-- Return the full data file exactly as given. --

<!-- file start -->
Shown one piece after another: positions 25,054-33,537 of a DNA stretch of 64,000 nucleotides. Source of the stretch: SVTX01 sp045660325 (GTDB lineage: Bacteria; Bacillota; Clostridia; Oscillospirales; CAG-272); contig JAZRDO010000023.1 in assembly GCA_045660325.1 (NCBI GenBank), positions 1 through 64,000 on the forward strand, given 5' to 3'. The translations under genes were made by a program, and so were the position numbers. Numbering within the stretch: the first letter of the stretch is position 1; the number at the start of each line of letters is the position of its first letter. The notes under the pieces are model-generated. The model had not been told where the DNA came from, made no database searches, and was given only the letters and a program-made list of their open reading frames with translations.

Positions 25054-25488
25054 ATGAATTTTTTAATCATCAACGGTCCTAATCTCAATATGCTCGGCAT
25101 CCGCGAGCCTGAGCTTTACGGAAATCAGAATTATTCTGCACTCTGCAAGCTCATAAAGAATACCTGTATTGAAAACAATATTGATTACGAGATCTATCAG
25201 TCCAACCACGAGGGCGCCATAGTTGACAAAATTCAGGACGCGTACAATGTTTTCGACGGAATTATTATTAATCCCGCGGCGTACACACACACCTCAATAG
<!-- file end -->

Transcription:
Shown one piece after another: positions 25,054-33,537 of a DNA stretch of 64,000 nucleotides. Source of the stretch: SVTX01 sp045660325 (GTDB lineage: Bacteria; Bacillota; Clostridia; Oscillospirales; CAG-272); contig JAZRDO010000023.1 in assembly GCA_045660325.1 (NCBI GenBank), positions 1 through 64,000 on the forward strand, given 5' to 3'. The translations under genes were made by a program, and so were the position numbers. Numbering within the stretch: the first letter of the stretch is position 1; the number at the start of each line of letters is the position of its first letter. The notes under the pieces are model-generated. The model had not been told where the DNA came from, made no database searches, and was given only the letters and a program-made list of their open reading frames with translations.

Positions 25054-25488
25054 ATGAATTTTTTAATCATCAACGGTCCTAATCTCAATATGCTCGGCAT
25101 CCGCGAGCCTGAGCTTTACGGAAATCAGAATTATTCTGCACTCTGCAAGCTCATAAAGAATACCTGTATTGAAAACAATATTGATTACGAGATCTATCAG
25201 TCCAACCACGAGGGCGCCATAGTTGACAAAATTCAGGACGCGTACAATGTTTTCGACGGAATTATTATTAATCCCGCGGCGTACACACACACCTCAATAG